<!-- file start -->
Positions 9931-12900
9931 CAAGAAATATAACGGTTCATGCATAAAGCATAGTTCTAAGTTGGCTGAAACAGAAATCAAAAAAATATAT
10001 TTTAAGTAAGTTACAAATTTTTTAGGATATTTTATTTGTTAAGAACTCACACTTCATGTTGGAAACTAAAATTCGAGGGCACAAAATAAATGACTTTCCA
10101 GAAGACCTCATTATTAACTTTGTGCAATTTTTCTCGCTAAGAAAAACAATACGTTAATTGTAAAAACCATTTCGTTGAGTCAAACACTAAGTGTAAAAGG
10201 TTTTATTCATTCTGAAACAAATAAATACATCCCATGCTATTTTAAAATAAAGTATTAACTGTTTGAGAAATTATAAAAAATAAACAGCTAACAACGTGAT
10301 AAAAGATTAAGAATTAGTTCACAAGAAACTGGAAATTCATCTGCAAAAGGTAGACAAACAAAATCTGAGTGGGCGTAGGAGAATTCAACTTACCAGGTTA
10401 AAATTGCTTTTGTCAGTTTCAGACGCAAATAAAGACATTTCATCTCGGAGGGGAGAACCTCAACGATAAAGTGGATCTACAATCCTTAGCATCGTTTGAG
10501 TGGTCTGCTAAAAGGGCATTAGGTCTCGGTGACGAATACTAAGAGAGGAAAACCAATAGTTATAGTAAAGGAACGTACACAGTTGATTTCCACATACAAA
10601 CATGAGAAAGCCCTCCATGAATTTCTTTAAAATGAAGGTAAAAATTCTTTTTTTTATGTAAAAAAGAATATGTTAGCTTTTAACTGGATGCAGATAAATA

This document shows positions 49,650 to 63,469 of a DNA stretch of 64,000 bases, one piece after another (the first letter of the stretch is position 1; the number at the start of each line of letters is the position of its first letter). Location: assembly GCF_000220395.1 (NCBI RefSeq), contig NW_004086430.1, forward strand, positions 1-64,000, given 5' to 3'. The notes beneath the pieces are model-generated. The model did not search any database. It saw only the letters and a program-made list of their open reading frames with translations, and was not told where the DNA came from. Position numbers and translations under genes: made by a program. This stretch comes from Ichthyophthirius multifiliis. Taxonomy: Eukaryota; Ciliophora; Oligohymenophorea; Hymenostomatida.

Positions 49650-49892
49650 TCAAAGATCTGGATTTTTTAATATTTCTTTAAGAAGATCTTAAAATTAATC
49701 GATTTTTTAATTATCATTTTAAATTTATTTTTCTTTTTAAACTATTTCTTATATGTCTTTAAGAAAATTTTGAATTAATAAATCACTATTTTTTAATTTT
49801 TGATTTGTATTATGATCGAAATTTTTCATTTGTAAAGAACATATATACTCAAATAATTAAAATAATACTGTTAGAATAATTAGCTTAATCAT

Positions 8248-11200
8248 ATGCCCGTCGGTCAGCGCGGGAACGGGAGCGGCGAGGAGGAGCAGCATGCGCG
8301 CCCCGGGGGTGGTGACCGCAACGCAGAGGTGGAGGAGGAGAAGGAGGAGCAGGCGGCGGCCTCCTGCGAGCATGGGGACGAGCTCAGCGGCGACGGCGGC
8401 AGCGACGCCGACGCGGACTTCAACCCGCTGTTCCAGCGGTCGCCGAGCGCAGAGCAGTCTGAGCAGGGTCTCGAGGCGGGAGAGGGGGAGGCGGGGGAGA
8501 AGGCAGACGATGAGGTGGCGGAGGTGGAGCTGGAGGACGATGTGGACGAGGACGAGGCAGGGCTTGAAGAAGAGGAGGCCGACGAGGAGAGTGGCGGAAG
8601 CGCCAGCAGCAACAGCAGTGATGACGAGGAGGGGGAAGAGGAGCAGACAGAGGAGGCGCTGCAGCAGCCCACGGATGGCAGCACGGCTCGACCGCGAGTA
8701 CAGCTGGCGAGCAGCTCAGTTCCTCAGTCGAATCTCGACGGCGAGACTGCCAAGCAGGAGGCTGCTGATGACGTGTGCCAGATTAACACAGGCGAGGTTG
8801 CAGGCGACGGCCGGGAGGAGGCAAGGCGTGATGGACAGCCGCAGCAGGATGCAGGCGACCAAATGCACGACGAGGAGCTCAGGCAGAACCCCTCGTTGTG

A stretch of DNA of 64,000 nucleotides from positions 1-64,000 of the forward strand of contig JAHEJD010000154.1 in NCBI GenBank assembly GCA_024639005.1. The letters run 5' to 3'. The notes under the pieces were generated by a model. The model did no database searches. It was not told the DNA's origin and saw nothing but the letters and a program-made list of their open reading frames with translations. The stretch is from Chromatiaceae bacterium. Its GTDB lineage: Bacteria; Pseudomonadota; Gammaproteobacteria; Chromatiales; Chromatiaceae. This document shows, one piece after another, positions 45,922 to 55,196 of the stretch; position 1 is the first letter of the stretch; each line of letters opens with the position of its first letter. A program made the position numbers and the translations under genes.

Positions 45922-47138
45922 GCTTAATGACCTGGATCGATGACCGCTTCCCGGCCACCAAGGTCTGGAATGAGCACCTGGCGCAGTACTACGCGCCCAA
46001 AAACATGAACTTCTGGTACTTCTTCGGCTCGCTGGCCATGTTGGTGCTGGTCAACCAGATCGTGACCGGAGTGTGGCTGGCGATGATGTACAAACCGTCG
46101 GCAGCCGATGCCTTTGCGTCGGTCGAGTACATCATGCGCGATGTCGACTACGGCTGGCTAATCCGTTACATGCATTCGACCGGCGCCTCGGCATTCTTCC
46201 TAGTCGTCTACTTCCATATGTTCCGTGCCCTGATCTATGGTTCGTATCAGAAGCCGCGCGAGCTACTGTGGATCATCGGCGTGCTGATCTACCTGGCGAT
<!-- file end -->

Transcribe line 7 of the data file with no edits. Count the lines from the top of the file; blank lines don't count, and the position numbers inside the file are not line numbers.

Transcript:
10401 AAATTGCTTTTGTCAGTTTCAGACGCAAATAAAGACATTTCATCTCGGAGGGGAGAACCTCAACGATAAAGTGGATCTACAATCCTTAGCATCGTTTGAG